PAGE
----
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Effect of agro-ecological zone and grazing system on incidence of East Coast Fever in calves in Mbale and Sironko Districts of Eastern Uganda.
Rubaire-Akiiki CM, Okello-Onen J, Musunga D, Kabagambe EK, Vaarst M, Okello D, Opolot C, Bisagaya A, Okori C, Bisagati C, Ongyera S, Mwayi MT
(2006) Prev Vet Med 75: 251-66
MeSH Terms: Age Factors, Anaplasma marginale, Animal Husbandry, Animals, Animals, Newborn, Antibodies, Bacterial, Antibodies, Protozoan, Babesia, Cattle, Cohort Studies, Enzyme-Linked Immunosorbent Assay, Female, Incidence, Longitudinal Studies, Male, Risk Assessment, Risk Factors, Seroepidemiologic Studies, Theileria, Theileriasis, Tick Infestations, Ticks, Uganda
Show Abstract · Added April 24, 2015
Between May 2002 and February 2003 a longitudinal survey was carried out in Mbale and Sironko Districts of Eastern Uganda to determine the influence of agro-ecological zones (AEZ) and grazing systems on tick infestation patterns and incidence of East Coast Fever (ECF) in bovine calves. The study area was stratified into AEZ (lowland, midland and upland) and grazing systems {zero grazing (ZG), restricted-outdoor grazing (ROG) and communal grazing (CG)}, whose strata had previously been shown to influence the prevalence of ECF, babesiosis and anaplasmosis. One hundred and eighty-five smallholder dairy farms with a total of 198 calves of both sexes, between the ages of 1 day and 6 weeks, were purposively selected from the AEZ-grazing system strata. Nine dynamic cohorts (11-51 calves in each) of these calves were examined and sampled monthly. Ticks infesting the calves were counted from one side of the animal body and categorized into the different species, sex and feeding status. Sera were collected at recruitment and monthly thereafter and antibodies against Theileria parva, T. mutans, Babesia bigemina, B. bovis and Anaplasma marginale were measured using ELISA. Tick challenge (total and specific) varied with AEZ and grazing system. The risk of infection with T. parva was higher in the lowland zone compared to the upland zone (hazard ratio (HR)=2.59; 95% CI: 1.00-6.34). The risk of infection with T. parva was higher in the CG system than the ZG system (HR=10.00; 95% CI: 3.61-27.92). The incidence risk for sero-conversion, over the 10 months study period, was 62, 16 and 9% in the lowland, midland and upland zones, respectively. Ninety-eight percent of the calves in lowland-CG stratum sero-converted by the age of 6 months, while 56 and 8% did so in the lowland-ROG and the lowland-ZG stratum, respectively. The results of this study show the need to consider farm circumstances and the variation in ECF risk, both spatially and temporally when designing control strategies for ECF.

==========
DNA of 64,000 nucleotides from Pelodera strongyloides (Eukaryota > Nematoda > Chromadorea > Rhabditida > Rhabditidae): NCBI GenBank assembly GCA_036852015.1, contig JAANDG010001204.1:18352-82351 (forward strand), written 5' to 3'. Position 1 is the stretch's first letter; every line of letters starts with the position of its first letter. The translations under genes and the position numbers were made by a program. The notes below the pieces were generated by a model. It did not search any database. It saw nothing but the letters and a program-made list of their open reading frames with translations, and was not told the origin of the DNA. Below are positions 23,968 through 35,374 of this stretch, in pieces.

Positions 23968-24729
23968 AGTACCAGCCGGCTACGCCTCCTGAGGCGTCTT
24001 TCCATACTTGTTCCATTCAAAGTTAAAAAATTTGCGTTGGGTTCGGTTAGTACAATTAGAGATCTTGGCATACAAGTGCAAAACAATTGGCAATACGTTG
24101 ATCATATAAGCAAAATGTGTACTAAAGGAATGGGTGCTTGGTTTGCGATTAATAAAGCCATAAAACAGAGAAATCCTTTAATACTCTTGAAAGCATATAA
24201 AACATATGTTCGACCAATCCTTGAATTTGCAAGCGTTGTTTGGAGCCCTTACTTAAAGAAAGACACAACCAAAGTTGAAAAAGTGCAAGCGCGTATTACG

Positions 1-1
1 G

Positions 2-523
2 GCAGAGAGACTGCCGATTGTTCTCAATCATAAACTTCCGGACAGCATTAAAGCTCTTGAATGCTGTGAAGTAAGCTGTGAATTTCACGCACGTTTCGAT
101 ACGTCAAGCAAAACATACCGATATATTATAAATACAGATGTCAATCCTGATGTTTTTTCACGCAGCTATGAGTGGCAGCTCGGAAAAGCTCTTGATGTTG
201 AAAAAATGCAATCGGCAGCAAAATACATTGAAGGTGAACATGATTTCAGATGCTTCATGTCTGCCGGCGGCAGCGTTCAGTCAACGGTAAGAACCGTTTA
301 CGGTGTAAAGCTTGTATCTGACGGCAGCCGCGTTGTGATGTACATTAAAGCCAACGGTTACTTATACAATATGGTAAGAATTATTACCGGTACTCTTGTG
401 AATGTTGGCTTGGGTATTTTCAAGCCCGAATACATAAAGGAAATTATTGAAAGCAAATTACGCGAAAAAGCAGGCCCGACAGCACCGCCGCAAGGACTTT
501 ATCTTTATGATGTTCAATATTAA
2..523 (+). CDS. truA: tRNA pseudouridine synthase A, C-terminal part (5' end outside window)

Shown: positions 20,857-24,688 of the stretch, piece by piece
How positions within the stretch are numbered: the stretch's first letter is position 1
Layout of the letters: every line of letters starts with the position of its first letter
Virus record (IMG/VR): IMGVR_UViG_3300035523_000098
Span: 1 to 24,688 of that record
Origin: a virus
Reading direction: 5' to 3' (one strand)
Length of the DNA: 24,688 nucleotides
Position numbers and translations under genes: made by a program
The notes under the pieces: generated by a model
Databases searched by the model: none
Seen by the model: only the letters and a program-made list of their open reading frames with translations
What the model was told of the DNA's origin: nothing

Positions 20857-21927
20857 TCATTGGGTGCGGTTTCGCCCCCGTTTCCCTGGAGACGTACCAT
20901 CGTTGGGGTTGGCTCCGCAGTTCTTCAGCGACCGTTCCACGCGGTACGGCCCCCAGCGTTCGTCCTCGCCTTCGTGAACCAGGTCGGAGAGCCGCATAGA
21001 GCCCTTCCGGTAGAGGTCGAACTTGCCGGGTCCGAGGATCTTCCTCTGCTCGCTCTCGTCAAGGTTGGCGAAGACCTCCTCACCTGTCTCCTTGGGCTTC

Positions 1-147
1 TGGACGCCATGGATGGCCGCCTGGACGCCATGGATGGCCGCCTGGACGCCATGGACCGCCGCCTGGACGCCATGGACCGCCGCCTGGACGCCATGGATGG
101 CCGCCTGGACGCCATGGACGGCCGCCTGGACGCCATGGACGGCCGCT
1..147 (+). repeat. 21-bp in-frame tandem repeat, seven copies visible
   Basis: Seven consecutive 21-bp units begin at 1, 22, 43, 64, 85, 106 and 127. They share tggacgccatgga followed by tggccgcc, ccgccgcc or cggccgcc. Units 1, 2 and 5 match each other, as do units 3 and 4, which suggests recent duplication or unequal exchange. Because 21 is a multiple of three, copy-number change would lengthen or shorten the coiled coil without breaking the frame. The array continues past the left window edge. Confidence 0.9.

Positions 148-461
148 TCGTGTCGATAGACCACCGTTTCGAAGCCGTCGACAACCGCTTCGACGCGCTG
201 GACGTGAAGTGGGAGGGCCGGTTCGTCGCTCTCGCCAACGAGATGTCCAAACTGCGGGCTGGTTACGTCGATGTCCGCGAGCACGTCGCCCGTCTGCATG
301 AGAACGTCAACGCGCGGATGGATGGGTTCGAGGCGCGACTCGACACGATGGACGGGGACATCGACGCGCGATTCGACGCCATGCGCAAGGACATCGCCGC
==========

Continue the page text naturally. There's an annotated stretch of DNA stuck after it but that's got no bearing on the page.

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23 MeSH Terms
The prevalence of serum antibodies to tick-borne infections in Mbale District, Uganda: the effect of agro-ecological zone, grazing management and age of cattle.
Rubaire-Akiiki C, Okello-Onen J, Nasinyama GW, Vaarst M, Kabagambe EK, Mwayi W, Musunga D, Wandukwa W
(2004) J Insect Sci 4: 8
MeSH Terms: Aging, Anaplasma marginale, Animal Husbandry, Animals, Antibodies, Bacterial, Antibodies, Protozoan, Babesia, Cattle, Cattle Diseases, Cross-Sectional Studies, Environmental Pollution, Insecticides, Risk Factors, Seroepidemiologic Studies, Theileria parva, Tick-Borne Diseases, Ticks, Uganda